On the flip side, “I love you” can have platonic meanings — which can create confusion among partners who were previously friends. Elizabeth told her first girlfriend, with whom she’d been friends for over a year, that she loved her after two months of dating, not realizing in the moment that it had different connotations now that they were romantically involved.
“We were laughing at something, and she IMMEDIATELY stopped laughing. I was mortified,” she remembers. “Another couple months later, when we actually did say it to each other. She said, ‘You said it before once, I think, but I just laughed it off.’”
When people don’t say “I love you”
While some might say “I love you” when they don’t mean it, others may not say it when they do mean it, which could be a result of how they express love, says Carrie Krawiec, LMFT.
“Some people express love in predominantly verbal ways, like flat-out saying ‘I love you,’ whereas others feel more comfortable expressing it with actions such as physical affection, quality time, acts of service, or buying gifts,” she says. “Some people may think these behaviors are self-evident, but others may need to hear the actual words to feel fulfilled.” To avoid miscommunication between two partners who express themselves in different ways, Krawiec recommends both take the love languages quiz.
Even when someone is expressing themselves verbally, “I love you” may not be their phrase of choice — but that doesn’t mean the love isn’t there. “I remember when my husband and I first started dating and one of the questions my mother and girlfriends asked was, ‘Does he say ‘I love you?’ My answer was, ‘No… but he says, ‘good morning,’ and it’s exactly the same,” says Sondra Stewart, a 53-year-old relationship coach in New York. “I was telling my husband about this one day — that even though he was only saying ‘good morning’ I felt he was really saying ‘I love you.’ He responded by referencing “The Princess Bride.” In that film, whenever the farm boy, Westley, replies to the Princess Buttercup, he says ‘as you wish,’ which she realizes means ‘I love you.’”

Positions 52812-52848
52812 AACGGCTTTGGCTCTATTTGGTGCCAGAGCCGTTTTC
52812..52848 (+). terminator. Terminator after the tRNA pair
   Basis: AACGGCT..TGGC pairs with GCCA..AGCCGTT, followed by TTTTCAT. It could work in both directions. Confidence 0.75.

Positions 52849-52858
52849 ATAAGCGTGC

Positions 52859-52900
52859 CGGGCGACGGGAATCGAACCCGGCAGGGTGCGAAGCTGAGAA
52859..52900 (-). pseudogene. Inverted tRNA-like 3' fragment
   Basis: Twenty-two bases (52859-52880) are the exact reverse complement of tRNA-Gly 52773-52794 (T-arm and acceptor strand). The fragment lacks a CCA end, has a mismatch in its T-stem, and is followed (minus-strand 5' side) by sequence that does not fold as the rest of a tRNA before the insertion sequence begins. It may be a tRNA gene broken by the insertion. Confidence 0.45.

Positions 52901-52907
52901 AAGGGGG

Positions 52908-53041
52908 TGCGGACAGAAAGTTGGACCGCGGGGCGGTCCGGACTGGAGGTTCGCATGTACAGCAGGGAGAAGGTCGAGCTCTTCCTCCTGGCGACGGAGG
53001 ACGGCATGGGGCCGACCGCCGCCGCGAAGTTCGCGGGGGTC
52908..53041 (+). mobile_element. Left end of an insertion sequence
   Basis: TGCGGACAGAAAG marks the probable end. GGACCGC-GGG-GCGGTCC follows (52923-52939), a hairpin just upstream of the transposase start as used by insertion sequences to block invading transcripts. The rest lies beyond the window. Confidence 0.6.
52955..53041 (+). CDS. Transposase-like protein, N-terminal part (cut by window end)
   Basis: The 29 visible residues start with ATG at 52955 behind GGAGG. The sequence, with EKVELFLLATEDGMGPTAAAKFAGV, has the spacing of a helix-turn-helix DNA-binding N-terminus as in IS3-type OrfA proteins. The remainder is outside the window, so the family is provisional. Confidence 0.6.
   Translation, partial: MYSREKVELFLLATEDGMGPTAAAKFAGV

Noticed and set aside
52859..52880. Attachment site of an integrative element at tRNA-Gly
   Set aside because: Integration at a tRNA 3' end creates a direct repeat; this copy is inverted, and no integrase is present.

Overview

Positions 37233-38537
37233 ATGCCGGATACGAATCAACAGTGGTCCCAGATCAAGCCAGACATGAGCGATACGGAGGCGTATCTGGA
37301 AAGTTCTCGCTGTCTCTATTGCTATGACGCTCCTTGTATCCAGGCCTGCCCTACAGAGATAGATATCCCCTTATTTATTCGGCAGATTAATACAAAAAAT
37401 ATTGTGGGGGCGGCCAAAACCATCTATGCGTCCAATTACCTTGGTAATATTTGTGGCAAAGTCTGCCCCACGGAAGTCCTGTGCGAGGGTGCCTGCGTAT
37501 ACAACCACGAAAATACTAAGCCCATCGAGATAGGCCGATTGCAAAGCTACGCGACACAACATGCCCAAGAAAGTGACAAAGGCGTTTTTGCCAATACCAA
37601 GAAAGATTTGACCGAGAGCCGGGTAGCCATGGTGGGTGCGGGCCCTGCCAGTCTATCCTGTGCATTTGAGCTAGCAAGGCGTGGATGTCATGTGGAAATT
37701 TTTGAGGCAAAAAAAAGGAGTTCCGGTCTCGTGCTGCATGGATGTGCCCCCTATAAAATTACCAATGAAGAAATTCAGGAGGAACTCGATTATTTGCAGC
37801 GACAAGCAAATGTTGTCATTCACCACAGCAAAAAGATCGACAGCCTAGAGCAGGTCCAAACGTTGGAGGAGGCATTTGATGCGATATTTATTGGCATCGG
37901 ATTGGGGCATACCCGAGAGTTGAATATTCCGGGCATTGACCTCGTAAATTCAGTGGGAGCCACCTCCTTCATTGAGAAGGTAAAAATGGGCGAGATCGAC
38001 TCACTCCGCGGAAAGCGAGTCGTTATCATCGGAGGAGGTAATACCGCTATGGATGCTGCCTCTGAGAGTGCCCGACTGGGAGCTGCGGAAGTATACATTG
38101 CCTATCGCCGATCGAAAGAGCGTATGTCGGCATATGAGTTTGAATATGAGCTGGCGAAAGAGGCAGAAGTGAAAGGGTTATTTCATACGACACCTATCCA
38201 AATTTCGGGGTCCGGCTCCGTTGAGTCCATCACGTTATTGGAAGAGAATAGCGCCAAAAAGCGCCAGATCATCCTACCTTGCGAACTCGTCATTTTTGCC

It’s not important exactly how someone says “I love you” as long as the message is clear to both parties, but achieving this clarity may require a conversation. “Gaining awareness of your own style and a dating partner’s helps to develop understanding and shared communication,” says Krawiec. “People with a deeper awareness of their own and others’ hopes, fears, dreams, wishes, histories, memories, and painful experiences associated with different things are more resilient to misunderstandings and conflicts that arise when we jump to conclusions about why a person is or isn’t saying or doing what we think they should.”
*Name has been changed to protect innocent daters.